In China not many people know or care about musicals, few people work on them or train in musical theater so there's a lack of strong performers, he says, adding that it could take 50 years for original musicals to flourish in China.

Still, he soldiers on.

His "Golden Sand," with more than 1,000 performances since 2005, was considered successful, but it was backed by the travel industry in an effort to attract tourists to Sichuan Province.

Even if a musical is sold out, the audience is small compared with audiences for film, TV and concerts.

San Bao says the Chinese version of "Mamma Mia!" helped cultivate the market but notes that the tonal nature of the Chinese language poses difficulties.

"There are four tones, which make it unique but also limit the melody and lyrics," he says, adding that it's very difficult to translate Western songs into meaningful Chinese. Producers of "Mamma Mia!" admitted they basically had to rewrite the lyrics, while maintaining the ideas of the famous songs.

Another big challenge for the Chinese musical is the shortage of professional actors and actresses.

"Finding performers is always the most difficult task," says San Bao. There are music majors in universities but most of the best graduates turn to other fields, such as famous TV series actor Sun Honglei. "I saw his graduation performance and it was good, but now he is well-paid in TV."

He said that in "Sanmao" auditions not one music graduate could properly sing a classical aria.

Most of the actors and actresses that San Bao cast for "Sanmao" majored in acting and he expressed satisfaction with "around 70 percent" of the performance.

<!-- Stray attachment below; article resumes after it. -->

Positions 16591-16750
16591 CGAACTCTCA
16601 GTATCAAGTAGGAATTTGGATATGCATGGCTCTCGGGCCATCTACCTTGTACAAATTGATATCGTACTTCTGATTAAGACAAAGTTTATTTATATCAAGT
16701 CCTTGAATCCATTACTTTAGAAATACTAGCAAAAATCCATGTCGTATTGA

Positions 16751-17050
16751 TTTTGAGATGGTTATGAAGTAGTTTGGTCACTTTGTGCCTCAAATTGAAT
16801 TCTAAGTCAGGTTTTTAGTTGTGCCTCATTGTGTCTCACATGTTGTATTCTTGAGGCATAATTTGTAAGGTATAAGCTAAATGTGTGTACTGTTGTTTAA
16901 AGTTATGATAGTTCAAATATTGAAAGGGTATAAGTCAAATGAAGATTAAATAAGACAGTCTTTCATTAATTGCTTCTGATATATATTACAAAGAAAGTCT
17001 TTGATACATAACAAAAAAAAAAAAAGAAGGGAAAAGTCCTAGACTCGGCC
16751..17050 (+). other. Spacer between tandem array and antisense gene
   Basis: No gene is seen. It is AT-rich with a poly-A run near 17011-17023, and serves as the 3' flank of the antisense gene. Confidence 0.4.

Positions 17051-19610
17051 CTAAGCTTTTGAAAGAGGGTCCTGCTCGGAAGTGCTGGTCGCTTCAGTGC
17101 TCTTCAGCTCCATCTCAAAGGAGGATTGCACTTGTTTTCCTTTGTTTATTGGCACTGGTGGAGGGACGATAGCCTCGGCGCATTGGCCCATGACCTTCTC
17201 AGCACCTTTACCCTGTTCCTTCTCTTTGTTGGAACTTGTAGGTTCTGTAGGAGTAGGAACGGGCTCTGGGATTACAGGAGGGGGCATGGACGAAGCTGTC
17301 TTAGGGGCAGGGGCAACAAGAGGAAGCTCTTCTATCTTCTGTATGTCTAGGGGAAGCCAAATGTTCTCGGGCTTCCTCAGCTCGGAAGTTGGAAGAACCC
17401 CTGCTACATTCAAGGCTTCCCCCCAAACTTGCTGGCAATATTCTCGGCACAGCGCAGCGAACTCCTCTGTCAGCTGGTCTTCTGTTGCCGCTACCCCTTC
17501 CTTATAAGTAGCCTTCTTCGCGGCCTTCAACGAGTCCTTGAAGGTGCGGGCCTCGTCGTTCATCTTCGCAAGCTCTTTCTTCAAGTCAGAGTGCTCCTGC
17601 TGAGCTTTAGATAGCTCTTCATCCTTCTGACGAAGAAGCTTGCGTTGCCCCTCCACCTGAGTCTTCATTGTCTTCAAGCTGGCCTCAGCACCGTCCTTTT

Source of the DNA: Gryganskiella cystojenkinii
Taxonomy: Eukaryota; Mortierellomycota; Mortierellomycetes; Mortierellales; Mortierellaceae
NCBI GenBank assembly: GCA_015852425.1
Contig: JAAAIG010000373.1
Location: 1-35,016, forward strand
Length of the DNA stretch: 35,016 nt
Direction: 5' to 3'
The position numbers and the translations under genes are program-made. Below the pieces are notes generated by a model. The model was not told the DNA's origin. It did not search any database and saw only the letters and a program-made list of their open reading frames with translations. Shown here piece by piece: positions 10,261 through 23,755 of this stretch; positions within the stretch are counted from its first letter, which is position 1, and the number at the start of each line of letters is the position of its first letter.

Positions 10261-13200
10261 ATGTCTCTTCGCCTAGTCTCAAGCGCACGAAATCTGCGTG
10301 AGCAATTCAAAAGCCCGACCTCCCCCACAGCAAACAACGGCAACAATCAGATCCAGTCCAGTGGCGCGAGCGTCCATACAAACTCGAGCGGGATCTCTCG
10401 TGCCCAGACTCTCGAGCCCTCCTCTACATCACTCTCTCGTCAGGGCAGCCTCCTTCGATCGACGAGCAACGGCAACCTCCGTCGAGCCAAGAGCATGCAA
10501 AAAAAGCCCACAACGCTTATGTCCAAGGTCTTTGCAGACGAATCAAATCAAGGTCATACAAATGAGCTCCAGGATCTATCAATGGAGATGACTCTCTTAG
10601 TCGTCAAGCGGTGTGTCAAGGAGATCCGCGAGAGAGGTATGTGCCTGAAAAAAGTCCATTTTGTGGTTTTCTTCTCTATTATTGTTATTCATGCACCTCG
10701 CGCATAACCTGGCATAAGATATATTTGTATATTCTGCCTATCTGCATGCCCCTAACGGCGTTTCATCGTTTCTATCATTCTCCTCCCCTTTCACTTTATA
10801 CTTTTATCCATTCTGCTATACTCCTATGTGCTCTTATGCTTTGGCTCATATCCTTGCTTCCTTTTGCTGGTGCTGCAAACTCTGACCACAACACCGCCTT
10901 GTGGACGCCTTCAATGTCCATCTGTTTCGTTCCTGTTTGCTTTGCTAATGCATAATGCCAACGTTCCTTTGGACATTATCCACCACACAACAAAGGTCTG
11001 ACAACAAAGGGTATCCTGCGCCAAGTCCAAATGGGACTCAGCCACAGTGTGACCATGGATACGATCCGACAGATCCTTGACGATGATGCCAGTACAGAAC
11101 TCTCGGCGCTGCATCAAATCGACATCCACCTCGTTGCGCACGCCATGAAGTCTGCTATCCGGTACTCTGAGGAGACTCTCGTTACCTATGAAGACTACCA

"Many people, including producers and directors, consider singing the most important part of a musical and that's why many singers are invited for musical theater. But for me, acting is more important since musicals are dramas rather than concerts," says San Bao.

Since he was a child, San Bao enjoyed the stories of Sanmao, the comic books and animation, and had been thinking about making it into a musical for years.

"The skinny, hungry kid with a head that seems too big for his body is filled with invisible strength. The firmness and determination in his eyes is moving," says San Bao.

Seeing his own daughter fascinated by the wanderings of Sanmao on television, San Bao determined that the story of the street kid should live on.

Play writer Guan Shan, who wrote the script for "Butterfly," cooperated on the script for "The Vagrant Life of Sanmao." San Bao admits they made mistakes in "Butterfly" and didn't convey a clear message.

"This time, we set ourselves free from burdens and just use the simple and direct language of music to tell the story."

San Bao says that Sanmao's hunger and longing for pancakes is an over-arching theme - everyone is hungry for something - and he hopes the musical will prompt people to consider their own longings.

Despite his hunger, Sanmao is bright and optimistic. In his aria "The Whole World," he says, "I cover myself with the whole world."

San Bao says he isn't worried about ticket sales, as selling tickets isn't his job.

"Fretting about sales won't help an artist create a pure and good work," says San Bao. "I hope I can make myself purer for purer works."

Date: August 29-30, 7:15pm

Venue: Shanghai Oriental Art Center – Opera Hall

Address: 425 Dingxiang Rd

Tickets: 80-580 yuan

Tel: 6217-2426, 6217-3055